Non-typhoidal Salmonella serovars additionally exhibited the capability to form and maintain biofilm masses on the surface of rubber and stainless steel. Pressure-stressed phenotype of the pathogen was also efficacious in the formation and maintenance of sessile cell masses on the above-mentioned abiotic surfaces at a rate that was comparable to wild-type pathogen. This indicates that pressure-stressed phenotype of the pathogen could be controled with an intervention validated against wild-type Salmonella serovars.
Climate change, as a “threat multiplier” for the spread of infectious diseases, will undoubtably lead to increased extreme weather events, such as more frequent flooding, and in part, could lead to contamination of drinking and agricultural waters by enteric and pathogenic bacteria originating from animal food production. Considering the results of our study, delineating the capability of the pathogens for prolonged survival and proliferation in surface water, the development of evidence-based mitigation and adaption programs are unequivocally needed for further assuring the safety of our food and water supplies in the landscape of changing climate.

Author Contributions

M.N.K. post-doctoral research fellow of Public Health Microbiology laboratory (PHM) conducted the laboratory experiments, assisted in data collection and analyses, and co-wrote the manuscript. S.A. doctoral student of PHM and S.C. research technician of PHM were involved in conduct of laboraotry procedures and data collection and assisted in preparation of the manuscript. S.W. MS candidate of PHM assisted in writing of manuscript and incorporation of epidemiological data from literature. A.C.F. assistant professor and faculty director of PHM provided training for laboratory procedures, secured extramural funding, designed preliminary and main trials, prepared the statistical analyses code, co-wrote, revised, and edited the manuscript. All authors have read and agreed to the published version of the manuscript.

Funding

This project was funded in part by United States Department of Agriculture [grant numbers: 2017-07534; 2017-07975; 2016-07430] and Pressure BioScience Inc.

Acknowledgments

Technical contribution and assistance of students and staff of the Public Health Microbiology Laboratory is gratefully acknowledged by the corresponding author. Authors also appreciate the administrative support of the editorial team of Microorganisms and the feedback of the anonymous peer-reviewers.

Conflicts of Interest

The authors declare no conflict of interest. The funding sponsors had no role in the design of the study; in collection, analyses, or interpretation of data; in writing of the manuscript, and in the decision to publish the results. The content of the current publication thus does not necessarily reflect the views of the funding agencies.

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Figure 1. Average hourly temperature and relative humidity of 5, 25, and 37 °C samples during the sampling period from 0 to 28 days. Bar graphs represent temperature and line graphs represent relative humidity.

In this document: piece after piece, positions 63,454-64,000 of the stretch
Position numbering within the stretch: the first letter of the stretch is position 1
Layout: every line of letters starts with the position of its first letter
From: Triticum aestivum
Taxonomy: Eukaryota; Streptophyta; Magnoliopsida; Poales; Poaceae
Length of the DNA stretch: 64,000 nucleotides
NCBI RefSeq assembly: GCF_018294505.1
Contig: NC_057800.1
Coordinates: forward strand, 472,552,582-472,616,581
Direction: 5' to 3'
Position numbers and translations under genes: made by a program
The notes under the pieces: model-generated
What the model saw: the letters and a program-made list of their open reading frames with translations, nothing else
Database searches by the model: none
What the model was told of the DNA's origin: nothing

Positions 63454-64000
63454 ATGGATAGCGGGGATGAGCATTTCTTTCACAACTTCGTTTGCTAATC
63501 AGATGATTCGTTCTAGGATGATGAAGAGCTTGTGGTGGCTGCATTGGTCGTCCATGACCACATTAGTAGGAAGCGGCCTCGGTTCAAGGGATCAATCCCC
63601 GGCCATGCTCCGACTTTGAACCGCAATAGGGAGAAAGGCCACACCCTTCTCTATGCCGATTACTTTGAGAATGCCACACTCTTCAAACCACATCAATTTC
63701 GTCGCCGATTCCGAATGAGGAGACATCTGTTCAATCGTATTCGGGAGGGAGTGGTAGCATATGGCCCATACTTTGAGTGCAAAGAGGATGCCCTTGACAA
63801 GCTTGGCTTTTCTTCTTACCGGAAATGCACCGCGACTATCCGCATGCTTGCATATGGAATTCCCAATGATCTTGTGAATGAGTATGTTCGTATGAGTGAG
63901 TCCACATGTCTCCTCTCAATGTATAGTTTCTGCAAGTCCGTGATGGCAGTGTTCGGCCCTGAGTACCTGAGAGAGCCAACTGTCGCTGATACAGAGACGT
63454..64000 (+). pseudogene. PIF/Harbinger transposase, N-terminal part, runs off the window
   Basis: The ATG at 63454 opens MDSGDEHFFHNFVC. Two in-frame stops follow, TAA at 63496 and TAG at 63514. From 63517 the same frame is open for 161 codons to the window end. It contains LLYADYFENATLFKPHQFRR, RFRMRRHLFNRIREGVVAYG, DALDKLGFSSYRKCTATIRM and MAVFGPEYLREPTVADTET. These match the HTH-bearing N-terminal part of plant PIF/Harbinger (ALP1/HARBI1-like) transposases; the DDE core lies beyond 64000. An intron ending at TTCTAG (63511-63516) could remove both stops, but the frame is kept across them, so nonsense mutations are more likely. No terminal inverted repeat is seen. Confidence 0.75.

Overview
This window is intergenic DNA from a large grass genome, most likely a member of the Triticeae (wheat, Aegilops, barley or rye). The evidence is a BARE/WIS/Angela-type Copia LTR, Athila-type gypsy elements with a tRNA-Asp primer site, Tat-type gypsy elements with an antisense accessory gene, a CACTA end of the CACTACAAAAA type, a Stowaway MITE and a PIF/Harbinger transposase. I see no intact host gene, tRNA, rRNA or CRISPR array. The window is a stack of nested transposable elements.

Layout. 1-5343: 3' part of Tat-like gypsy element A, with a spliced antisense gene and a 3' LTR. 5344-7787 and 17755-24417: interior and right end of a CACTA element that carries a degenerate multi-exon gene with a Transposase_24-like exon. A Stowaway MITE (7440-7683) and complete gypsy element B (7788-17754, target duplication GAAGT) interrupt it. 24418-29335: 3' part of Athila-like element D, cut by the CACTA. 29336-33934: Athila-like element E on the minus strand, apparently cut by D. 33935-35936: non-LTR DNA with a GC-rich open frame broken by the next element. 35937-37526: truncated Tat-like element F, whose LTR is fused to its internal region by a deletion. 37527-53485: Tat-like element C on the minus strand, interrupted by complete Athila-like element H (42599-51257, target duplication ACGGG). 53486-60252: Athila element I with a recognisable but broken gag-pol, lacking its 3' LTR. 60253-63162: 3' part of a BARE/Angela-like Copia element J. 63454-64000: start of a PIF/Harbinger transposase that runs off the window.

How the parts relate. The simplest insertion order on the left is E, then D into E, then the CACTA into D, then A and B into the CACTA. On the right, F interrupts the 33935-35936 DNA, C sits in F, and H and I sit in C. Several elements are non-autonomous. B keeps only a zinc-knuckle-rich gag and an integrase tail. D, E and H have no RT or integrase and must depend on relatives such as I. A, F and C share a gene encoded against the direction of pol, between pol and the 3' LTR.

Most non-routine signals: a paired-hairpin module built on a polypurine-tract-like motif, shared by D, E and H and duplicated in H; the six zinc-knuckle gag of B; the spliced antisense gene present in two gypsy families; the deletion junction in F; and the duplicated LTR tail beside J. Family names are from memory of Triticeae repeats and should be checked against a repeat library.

Figure 1. Average hourly temperature and relative humidity of 5, 25, and 37 °C samples during the sampling period from 0 to 28 days. Bar graphs represent temperature and line graphs represent relative humidity.
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Figure 2. Fate and survival of four-strain cocktail of Listeria monocytogenes (ATCC® numbers 51772, 51779, BAA-2657, and 13932), six-strain cocktail of E. coli O157:H7 (ATCC® numbers BAA-460, 43888, 43894, 35150, 43889, 43890), and five-strain cocktail of non-typhoidal Salmonella enterica serovars (ATCC® numbers 13076, 8387, 6962, 9270, 14028) in autoclaved Cumberland river water for 0, 1, 4, 7, 8, 11, 14, 21, and 28 days at 5, 25, and 37°C. In each graph, and for each pathogen separately, columns of each time interval followed by different uppercase letters are representing log CFU/mL values that are statistically (p < 0.05) different (Tukey-adjusted ANOVA). Uppercase letters followed by * sign are statistically (p < 0.05) different than the untreated control (Dunnett’s-adjusted ANOVA). (A) Survival of three pathogens at 5 °C; (B) Survival of three pathogens at 25 °C; (C) Survival of three pathogens at 37 °C.
Figure 2. Fate and survival of four-strain cocktail of Listeria monocytogenes (ATCC® numbers 51772, 51779, BAA-2657, and 13932), six-strain cocktail of E. coli O157:H7 (ATCC® numbers BAA-460, 43888, 43894, 35150, 43889, 43890), and five-strain cocktail of non-typhoidal Salmonella enterica serovars (ATCC® numbers 13076, 8387, 6962, 9270, 14028) in autoclaved Cumberland river water for 0, 1, 4, 7, 8, 11, 14, 21, and 28 days at 5, 25, and 37°C. In each graph, and for each pathogen separately, columns of each time interval followed by different uppercase letters are representing log CFU/mL values that are statistically (p < 0.05) different (Tukey-adjusted ANOVA). Uppercase letters followed by * sign are statistically (p < 0.05) different than the untreated control (Dunnett’s-adjusted ANOVA). (A) Survival of three pathogens at 5 °C; (B) Survival of three pathogens at 25 °C; (C) Survival of three pathogens at 37 °C.